United States District Court, D. South Carolina, Anderson/Greenwood Division
Beattie B. Ashmore, in his capacity as court-appointed receiver for Ronnie Gene Wilson and Atlantic Bullion & Coin, Inc., Plaintiff,
Brigitte Owens, Defendant.
ORDER AND OPINION
Beattie B. Ashmore (“Plaintiff”), in his capacity
as court-appointed receiver for Ronnie Gene Wilson
(“Wilson”) and Atlantic Bullion & Coin, Inc.
(“AB&C”), filed the instant Complaint against
Defendant Brigitte Owens (“Defendant”) asserting
claims of unjust enrichment and fraudulent conveyance under
S.C. Code Ann. § 27-23-10 (2017) and/or N.C. Gen. Stat.
§ 39-23.1 et seq (2017). (ECF No. 1 at 6.) This
matter is before the court pursuant to Plaintiff's Motion
to Strike (“Motion”) Defendant's demand for a
jury trial. (ECF 35.) Defendant made a timely response
opposing the Motion (ECF No. 37), and Plaintiff has replied
(ECF No. 39). Plaintiff contends that, because the instant
Complaint involves only equitable claims, there is no right
to a jury. (ECF No. 35 at 1.) Defendant asserts that the
claims in the case are subject to a jury trial. (ECF No. 37
at 1.) For the following reasons, the court GRANTS IN PART
and DENIES IN PART Plaintiff's Motion.
Seventh Amendment provides that, “In suits at common
law, where the value in controversy shall exceed twenty
dollars, the right of trial by jury shall be preserved . . .
.” U.S. Const. amend. VII. The Supreme Court has
interpreted the phrase “Suits at common law” to
refer to “suits in which legal rights were to
be ascertained and determined, in contradistinction to those
where equitable rights alone were recognized, and equitable
remedies were administered.” Granfinanciera v.
Nordberg, 492 U.S. 33, 43 (1989) (emphasis added in
Granfinanciera) (internal quotations omitted)
(citing Parsons v. Bedford, 28 U.S. 433, 447
(1830)). When equitable rights and remedies alone are at
issue, parties have no right to a jury trial. Yadkin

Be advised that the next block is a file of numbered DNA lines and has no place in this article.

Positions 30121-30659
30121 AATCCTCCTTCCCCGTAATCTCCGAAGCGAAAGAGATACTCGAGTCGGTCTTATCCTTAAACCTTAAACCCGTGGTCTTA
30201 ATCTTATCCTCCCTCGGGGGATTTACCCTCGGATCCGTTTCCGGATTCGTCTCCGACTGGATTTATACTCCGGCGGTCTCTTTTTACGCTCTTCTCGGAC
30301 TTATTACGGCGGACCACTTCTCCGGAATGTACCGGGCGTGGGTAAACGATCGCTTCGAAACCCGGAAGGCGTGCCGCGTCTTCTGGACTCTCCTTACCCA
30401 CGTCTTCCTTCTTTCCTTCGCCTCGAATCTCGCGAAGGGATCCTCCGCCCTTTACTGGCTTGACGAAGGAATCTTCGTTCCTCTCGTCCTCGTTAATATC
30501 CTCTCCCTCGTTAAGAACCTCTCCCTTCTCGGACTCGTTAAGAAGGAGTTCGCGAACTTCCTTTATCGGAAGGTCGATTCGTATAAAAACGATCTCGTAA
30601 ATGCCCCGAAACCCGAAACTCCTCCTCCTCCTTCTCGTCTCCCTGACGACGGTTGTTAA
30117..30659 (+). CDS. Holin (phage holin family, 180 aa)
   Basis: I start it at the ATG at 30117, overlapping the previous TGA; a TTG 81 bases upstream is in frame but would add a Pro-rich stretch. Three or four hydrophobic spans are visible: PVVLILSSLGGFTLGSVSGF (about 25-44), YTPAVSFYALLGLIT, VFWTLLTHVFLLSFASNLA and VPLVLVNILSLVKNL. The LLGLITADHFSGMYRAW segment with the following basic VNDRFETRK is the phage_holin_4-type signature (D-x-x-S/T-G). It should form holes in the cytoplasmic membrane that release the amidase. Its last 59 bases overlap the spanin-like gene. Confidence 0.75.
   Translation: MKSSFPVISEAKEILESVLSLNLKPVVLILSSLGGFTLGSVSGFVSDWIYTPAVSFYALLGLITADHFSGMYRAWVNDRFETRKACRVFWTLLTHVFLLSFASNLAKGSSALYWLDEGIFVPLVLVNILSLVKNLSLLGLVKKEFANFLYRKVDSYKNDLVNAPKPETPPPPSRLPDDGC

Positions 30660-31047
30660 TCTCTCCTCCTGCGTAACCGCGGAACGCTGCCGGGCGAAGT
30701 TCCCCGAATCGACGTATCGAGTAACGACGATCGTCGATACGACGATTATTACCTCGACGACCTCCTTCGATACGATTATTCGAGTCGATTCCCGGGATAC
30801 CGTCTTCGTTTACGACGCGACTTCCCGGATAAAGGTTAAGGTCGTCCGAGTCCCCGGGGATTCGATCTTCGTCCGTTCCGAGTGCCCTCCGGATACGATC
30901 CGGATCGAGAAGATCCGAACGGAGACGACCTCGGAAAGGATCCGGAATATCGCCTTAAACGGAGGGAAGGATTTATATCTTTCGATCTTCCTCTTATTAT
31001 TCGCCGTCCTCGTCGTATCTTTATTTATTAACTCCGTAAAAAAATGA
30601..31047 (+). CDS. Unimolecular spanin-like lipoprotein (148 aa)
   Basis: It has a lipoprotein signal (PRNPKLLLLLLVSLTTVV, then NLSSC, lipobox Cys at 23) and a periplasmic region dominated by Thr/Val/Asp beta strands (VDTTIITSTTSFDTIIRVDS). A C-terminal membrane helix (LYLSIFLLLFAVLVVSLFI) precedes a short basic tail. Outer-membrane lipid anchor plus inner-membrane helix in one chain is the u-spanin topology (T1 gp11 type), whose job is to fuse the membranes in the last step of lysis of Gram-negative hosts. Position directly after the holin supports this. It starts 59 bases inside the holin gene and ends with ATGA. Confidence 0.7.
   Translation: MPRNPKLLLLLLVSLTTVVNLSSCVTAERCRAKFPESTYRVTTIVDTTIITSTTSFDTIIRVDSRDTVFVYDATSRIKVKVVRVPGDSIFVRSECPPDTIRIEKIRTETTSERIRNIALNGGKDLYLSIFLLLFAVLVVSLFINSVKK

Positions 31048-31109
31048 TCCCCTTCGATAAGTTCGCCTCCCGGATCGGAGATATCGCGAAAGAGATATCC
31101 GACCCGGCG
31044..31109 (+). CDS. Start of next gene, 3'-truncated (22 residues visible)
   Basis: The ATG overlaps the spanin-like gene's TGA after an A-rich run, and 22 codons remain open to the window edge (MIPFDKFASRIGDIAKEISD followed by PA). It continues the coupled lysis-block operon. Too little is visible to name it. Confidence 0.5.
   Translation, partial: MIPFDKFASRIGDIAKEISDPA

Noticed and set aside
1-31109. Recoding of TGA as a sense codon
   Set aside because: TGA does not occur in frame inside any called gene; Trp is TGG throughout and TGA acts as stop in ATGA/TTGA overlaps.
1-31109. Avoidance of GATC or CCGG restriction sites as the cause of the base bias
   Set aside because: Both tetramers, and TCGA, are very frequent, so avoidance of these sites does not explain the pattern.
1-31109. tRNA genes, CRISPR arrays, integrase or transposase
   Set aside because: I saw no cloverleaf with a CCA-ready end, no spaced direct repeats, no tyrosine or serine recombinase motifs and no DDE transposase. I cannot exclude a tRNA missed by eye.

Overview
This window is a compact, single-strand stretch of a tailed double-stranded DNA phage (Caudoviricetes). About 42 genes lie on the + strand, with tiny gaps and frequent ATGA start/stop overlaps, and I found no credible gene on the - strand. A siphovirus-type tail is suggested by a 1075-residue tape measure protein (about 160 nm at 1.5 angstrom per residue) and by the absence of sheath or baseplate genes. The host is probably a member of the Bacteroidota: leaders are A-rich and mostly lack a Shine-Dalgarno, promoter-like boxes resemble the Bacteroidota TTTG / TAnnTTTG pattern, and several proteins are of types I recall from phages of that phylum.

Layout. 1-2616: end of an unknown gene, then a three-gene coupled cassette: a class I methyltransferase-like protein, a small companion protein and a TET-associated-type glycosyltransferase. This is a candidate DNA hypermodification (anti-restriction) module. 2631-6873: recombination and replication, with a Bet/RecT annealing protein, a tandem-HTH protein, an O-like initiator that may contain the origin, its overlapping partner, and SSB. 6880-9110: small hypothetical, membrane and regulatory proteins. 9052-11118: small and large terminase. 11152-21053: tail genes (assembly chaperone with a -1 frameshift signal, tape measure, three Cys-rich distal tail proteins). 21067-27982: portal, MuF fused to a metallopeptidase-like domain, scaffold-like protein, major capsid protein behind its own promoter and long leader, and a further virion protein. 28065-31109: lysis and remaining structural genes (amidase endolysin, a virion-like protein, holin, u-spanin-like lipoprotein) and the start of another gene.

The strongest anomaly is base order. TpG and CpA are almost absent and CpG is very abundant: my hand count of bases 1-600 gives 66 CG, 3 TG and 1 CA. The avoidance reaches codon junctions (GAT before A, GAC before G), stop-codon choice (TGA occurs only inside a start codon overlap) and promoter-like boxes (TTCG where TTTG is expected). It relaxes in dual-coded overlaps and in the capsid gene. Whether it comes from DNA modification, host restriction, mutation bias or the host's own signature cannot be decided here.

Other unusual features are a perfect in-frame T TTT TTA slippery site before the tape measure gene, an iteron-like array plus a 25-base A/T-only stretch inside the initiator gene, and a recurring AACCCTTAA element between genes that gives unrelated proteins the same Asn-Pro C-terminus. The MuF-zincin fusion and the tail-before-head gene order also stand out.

Valley Bank & Trust Co. v. McGee (In re
Hutchinson), 5 F.3d 750, 757 (4th Cir. 1993). The court
can thus proceed without a jury, notwithstanding a
party's request for one. Francis v. Dietrick,
682 F.2d 485, 487 (4th Cir. 1982). However, when legal rights
or remedies are at issue, the “Seventh Amendment . . .
requires a jury trial upon demand.” Curtis v.
Loether, 415 U.S. 189, 194 (1974); see also
Fed.R.Civ.P. 39(a)(2) (“The trial on all issues so
demanded must be by jury unless . . . the court, on motion or
on its own, finds that on some or all issues there is no
federal right to a jury trial.”).
sitting in diversity must apply the substantive state law of
the state in which it sits. See Erie R.R. v.
Tompkins, 304 U.S. 64 (1938). However, in federal court,
“the characterization of [a] state-created claim as
legal or equitable for purposes of whether a right to jury
trial is indicated must be made by recourse to federal
law.” Simler v. Conner, 372 U.S. 221, 222
(1963). If the parties “seek to enforce statutory
rights that are analogous to common-law causes of action or
seek remedies analogous to those available in common-law
courts, ” they do not have a right to a jury trial.
McGee, 5 F.3d at 757. In Granfinanciera,
the Supreme Court set out a two-part test for determining
whether a party asserting statutory rights has a right to a
jury: “First, we compare the statutory action to
18th-century actions brought in the courts of England prior
to the merger of the courts of law and equity. Second, we
examine the remedy sought and determine whether it is legal
or equitable in nature.” Granfinanciera, 492
U.S. at 42. It is thus necessary to subject both of
Plaintiff's claims to Granfinanciera's
two-part test and determine whether each of them separately
is a claim that must be submitted to a jury.
The fraudulent conveyance claim
court begins with the fraudulent conveyance claim.
Granfinanciera's first step is to determine
whether Plaintiff's claim is one comparable to an
“18th-century action brought in the courts of England
prior to the merger of the courts of law and equity.”